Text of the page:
They stared at it for a while as it was bathed in the pink glow of the sunset, which made it look less foreboding than maybe it could do and she marvelled at how it was similar to the ivory tower in which she spent many of her days. He nodded his head in the direction of the old lighthouse and they trudged on, beginning the arduous final climb over the tumbled ragged rocks that surrounded it, making sure that each measured step was carefully taken. They stood at its base and looked skyward marvelling at how it seemed to reach forever into the sky. They walked around the light house running their hands across the surface of the smooth grey stones, circling it until they came upon a slightly ajar old wooden door. The white haired boy brushed away the silken cobwebs that hung around it and he pushed his hands against the door which held fast. The small girl joined him and together they pushed as hard as they could and the rusted door opened, with its hinges letting out a high pitched creaking sound like that from some old horror movie. It was rather dark and dusty inside, with the only light being that which reflected through the broken glass windows at the top of the wrought iron stairs that wound its way around the wall to the very top. “Can we go up?” she whispered as if afraid to wake some long forgotten soul. He nodded and she lead the way with each step taken sending a small puff of dust spiralling into the air, with the tip, tap, plop of footsteps echoing in the air. It was cold and dank, and in the air a damp musty smell signalled that no one had been there for a long while which made sense with all the scattered note paper that littered the floor.

“Wow,” she exclaimed, catching her breath as she reached the top of the stairs with the warmth of the sun’s rays painting her face with light. Here the breeze blew stronger as it whistled through the panes of broken glass, tossing their hair as they stood in awe of the view. Out to sea they could just make out the Island of Lost Children, silhouetted by the sun and shrouded in an erie mist that drifted all around it. As they walked around the walkway at the top of the tower, they could see far past the flower filled valley and onto the Friendship Tree, with the barren desert that stretched on for miles past it fading in the distance. The small girl stood soaking up the life giving sunlight that she needed, so that she would grow strong, whilst the white haired boy thought of the many words that would paint this picture if he was ever to re-tell the tale. They looked at the silvery light dancing on the ripples of the ocean, and as they did a dark shadow, then a second one became visible just below its surface moving effortlessly. With a woosh and a puff of misty air a whale broke the surface followed by a smaller calf. They rolled and played together putting on a show for a long while as the two friends watched on in awe. Their majesty was inspiring and the gracefulness was like nothing they had ever seen, and in a final display, they leapt from the water, landing with a splash before they swam into the distance.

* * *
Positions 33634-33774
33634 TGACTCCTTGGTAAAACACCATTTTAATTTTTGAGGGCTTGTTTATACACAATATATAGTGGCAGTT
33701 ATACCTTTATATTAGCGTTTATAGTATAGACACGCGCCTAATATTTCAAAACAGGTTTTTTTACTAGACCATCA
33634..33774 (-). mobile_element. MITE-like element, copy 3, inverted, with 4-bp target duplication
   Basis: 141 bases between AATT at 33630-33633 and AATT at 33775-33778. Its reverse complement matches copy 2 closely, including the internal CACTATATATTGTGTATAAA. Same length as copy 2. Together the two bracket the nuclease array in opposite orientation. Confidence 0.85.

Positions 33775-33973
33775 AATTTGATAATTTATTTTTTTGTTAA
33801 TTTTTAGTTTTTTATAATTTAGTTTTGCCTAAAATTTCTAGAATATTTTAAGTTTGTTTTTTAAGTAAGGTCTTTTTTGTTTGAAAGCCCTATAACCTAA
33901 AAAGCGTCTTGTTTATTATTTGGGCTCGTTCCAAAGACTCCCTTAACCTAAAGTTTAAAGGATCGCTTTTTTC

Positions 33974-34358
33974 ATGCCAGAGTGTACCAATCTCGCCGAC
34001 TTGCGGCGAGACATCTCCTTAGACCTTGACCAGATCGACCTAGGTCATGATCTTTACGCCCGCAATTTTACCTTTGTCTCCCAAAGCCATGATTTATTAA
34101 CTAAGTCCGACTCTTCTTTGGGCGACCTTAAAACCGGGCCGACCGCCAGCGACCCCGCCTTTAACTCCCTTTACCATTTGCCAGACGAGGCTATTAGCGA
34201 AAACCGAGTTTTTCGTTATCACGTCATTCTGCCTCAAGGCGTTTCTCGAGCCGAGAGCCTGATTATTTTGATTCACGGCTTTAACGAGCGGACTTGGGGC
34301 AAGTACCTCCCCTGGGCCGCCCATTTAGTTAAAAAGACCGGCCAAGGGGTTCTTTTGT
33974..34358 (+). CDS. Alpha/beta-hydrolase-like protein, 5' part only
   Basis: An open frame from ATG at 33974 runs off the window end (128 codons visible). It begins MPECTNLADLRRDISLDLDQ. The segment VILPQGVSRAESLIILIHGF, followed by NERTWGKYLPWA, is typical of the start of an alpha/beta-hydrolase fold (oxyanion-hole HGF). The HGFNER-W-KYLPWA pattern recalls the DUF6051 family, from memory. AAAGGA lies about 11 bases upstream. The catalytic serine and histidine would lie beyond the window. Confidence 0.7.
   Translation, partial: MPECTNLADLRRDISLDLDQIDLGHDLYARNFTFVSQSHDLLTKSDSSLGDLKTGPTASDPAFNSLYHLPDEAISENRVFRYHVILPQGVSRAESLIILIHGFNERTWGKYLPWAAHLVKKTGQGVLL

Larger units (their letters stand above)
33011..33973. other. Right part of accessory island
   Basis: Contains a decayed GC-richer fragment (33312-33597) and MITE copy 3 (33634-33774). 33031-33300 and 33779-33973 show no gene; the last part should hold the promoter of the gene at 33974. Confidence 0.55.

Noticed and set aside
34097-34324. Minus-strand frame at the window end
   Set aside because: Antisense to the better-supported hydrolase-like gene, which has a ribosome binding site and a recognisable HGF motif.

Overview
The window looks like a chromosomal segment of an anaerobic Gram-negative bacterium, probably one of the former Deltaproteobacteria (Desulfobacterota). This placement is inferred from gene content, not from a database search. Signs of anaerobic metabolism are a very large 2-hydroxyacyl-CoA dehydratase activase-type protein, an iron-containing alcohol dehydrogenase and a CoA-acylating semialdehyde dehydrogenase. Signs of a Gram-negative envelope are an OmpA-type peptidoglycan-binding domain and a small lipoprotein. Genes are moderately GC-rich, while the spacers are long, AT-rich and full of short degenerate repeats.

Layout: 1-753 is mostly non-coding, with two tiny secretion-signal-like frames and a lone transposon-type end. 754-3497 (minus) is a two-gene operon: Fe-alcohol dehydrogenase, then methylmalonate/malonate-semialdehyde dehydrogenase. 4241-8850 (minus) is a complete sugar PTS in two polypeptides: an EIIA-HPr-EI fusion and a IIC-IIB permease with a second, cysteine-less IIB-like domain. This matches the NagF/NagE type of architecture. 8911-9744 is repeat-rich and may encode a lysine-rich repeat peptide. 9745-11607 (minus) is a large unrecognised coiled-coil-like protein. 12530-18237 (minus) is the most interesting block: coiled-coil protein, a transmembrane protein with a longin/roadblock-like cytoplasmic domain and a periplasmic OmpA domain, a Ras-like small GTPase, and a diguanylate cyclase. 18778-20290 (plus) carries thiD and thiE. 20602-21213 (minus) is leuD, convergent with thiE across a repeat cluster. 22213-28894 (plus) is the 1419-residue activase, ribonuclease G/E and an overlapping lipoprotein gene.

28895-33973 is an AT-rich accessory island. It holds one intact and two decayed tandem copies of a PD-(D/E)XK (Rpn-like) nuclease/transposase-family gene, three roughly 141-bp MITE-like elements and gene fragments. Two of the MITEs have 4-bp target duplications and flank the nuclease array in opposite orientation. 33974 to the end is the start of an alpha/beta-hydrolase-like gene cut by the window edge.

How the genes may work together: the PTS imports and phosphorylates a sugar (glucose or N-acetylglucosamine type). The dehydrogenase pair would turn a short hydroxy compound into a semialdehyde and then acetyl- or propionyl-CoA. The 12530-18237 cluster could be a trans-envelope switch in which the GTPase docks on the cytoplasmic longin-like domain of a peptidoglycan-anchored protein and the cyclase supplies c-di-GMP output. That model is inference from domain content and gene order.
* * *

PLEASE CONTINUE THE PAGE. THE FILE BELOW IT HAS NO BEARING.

They had marvelled at the life of another creature in a show that if you did not know better, could have been put on just for them, and as the last of the sun slowly fell below the horizon and the light began to fade, the small boy beckoned his friend to leave. “Come, we must go because I still have something special to show you.” As they left the lighthouse they gave it one last look, and for a moment he thought he heard a whisper, “come back soon,” it said, but then that could just be his vivid imagination along with the wind as it whistled through the structure. They climbed the sand dune with its soft sand running like trickling water behind them as they pulled their way up to the top and walked the well worn path leading into the distance.

They ambled along the path in the fading light and talked about many things, and she kept hinting at the surprise he had promised to share with her, but he remained quiet because he knew when the time was right she would receive it. The sounds of the Magic Forest echoed to where they walked as they wound their way from the sand dunes through the field of pink daisies. They paused along the path and looked as a soft glow radiated from the canopy of trees in the twilight and she closed her eyes so that her senses could carry her back to the memories of long ago. The flickering faerie lights, the hypnotic music with its swaying rhythm, and the sounds of laughter that she had not heard for so long. All of these things and more could carry her away into a dream, the place where the reality of life lay intertwined with her imaginations. There, now, she felt the words forming in her mind and she was stirred by the presence of her magical friend, so much so that she began to see the words as they drifted, forming sentences that told of a friendship and a tree and all of the wonders she had come to know. This was more than an adventure it was the journey of a dream, it was all the wonders of the world unfolding like the wings of a butterfly as it came to brilliant life, transformed from a humble caterpillar.